From: Metal Bulletin
Published: April 13, 2019
None is “depressive black metal”—subgenre that is stubbornly unwilling to disappear despite the merciless derision and criticism coming from some quarters—and it’s presumably a human alone working in a hu/wo/it/man/cave somewhere in the state of Oregon, U.S., where it is grey, cold, cloudy and rainy, and where, to add insult to injury, the beaches do not even warm up during the months of July and August, so there might as well not be any beaches there in the first place because you cannot go in the water, unless you have a salt cold ocean water death wish.
None is, we may assume, one person that miserably enjoys taking slow and melancholic guitar notes, add sad keyboards to the recipe, and a trustworthy drum programming software, all the while recording/cutting/pasting and adding studio magic for the perfect agonizing-desperate-tortured-soul screams that sound like they were recorded not in the recording room but rather down in the hallway with the microphone at nice, long distance so that it sounds a bit like an echo. This one person also sorrowfully delights in making this music anonymously for the (small, selective) masses around the world that cannot get enough of “depressive black metal.” This is the third album and it is completely obvious that this is not an inexperienced person who has just discovered about one-person slow sad black metal projects. This is done with a good understanding of making a do-it-yourself cave recording that can be soft, subtle and gentle, and weird, of course, because, you know, keep Portland weird.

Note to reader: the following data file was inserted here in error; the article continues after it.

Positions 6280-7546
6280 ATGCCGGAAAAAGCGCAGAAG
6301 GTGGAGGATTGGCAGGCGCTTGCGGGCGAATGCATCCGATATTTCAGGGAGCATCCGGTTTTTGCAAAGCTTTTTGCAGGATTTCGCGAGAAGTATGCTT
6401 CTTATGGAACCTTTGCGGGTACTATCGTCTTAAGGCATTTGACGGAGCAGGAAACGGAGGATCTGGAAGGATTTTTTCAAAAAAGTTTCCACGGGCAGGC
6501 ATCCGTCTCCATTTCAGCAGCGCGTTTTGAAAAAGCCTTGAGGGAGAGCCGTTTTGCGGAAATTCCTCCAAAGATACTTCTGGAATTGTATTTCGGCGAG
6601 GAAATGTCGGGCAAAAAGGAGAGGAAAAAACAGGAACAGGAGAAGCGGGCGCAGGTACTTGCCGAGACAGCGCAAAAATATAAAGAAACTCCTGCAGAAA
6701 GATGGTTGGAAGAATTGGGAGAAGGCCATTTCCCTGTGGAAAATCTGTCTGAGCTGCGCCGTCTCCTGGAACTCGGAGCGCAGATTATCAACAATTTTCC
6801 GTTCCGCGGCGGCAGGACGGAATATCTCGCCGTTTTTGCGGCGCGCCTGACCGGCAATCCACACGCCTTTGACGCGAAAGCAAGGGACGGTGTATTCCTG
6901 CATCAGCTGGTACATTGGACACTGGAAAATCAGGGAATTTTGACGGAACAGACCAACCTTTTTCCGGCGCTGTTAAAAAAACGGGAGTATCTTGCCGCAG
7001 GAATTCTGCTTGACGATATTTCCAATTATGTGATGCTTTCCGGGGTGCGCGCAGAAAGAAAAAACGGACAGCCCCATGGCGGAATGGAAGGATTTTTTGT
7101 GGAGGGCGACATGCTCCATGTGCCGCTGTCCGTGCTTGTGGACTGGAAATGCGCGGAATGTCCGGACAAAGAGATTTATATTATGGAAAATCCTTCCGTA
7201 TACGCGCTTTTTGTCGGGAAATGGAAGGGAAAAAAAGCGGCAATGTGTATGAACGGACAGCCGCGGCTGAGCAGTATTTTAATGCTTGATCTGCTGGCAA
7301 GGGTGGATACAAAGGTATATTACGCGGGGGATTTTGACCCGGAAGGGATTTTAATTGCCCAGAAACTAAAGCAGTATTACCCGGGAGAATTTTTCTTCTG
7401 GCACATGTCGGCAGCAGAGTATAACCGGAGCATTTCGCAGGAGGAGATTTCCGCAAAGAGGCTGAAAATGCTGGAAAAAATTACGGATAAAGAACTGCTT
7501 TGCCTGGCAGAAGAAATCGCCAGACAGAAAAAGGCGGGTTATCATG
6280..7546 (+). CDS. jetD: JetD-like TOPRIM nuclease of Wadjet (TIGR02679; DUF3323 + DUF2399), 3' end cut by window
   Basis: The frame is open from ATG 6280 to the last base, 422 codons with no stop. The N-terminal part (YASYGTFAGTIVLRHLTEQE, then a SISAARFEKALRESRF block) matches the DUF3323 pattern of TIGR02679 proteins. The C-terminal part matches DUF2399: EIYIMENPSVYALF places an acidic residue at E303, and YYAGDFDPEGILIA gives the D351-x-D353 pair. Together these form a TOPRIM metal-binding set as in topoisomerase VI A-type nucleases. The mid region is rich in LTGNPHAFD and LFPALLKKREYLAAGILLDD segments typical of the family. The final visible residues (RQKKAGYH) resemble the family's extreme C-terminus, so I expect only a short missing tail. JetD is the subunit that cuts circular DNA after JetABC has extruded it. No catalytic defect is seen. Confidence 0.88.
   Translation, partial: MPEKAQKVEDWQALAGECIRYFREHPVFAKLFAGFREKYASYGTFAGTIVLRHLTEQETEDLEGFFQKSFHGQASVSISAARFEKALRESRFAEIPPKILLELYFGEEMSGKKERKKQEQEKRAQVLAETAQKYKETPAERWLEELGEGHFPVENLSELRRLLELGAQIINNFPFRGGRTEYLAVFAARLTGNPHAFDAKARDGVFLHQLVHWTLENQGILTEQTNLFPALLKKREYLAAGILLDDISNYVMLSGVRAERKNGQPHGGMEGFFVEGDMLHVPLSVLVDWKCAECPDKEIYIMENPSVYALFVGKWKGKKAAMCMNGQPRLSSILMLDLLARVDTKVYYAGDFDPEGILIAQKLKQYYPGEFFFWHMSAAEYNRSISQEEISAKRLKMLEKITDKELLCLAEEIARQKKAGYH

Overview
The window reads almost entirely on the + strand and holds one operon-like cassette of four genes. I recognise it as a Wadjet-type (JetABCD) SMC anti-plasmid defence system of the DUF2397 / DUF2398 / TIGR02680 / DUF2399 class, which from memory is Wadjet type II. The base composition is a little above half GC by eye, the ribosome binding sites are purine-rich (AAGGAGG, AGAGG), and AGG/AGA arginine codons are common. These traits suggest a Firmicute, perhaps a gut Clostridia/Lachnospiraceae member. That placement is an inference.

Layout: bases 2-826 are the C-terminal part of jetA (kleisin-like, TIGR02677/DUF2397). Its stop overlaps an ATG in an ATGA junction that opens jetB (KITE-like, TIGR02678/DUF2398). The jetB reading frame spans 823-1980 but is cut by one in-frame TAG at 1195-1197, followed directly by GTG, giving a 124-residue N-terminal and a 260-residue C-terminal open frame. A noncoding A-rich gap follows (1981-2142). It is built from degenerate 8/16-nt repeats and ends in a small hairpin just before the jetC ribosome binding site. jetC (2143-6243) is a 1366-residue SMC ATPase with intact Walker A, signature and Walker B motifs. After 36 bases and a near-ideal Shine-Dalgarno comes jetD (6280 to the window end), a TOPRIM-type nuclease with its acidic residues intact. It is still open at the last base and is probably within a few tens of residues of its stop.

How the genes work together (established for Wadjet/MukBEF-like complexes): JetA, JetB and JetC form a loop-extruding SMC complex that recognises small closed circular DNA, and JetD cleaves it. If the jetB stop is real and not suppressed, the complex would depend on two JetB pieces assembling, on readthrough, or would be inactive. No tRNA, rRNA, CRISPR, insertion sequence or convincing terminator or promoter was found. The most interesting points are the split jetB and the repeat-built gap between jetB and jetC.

You know how Iron Maiden has a million songs that have quiet introductions with Steve Harris noodling around on his bass? Well, None can play that game, too. The song “Cease” takes a full four minutes before it begins. The first four minutes are quiet or meditation or silence sounds. Then the wonderful misery starts again. The song called “You Did a Good Thing” looks like it is going to be yoga sounds. It is peaceful sounds, but then about 2:20 a huge argument (yes, people screaming-arguing, or something) breaks out and it totally ruins your yoga moment of zen, but then the yelling stops and we’re back to meditating. The depressive black metal starts up again on “It’s Painless to Let Go” and we are back to the slow sounds of the cave of misery.
Anyway, you get the picture. Fanatics and zealots of this style will need to do some shopping. A new source of quiet despair has just shown up in your radar.
Posted by Nick Skog. Posted In : English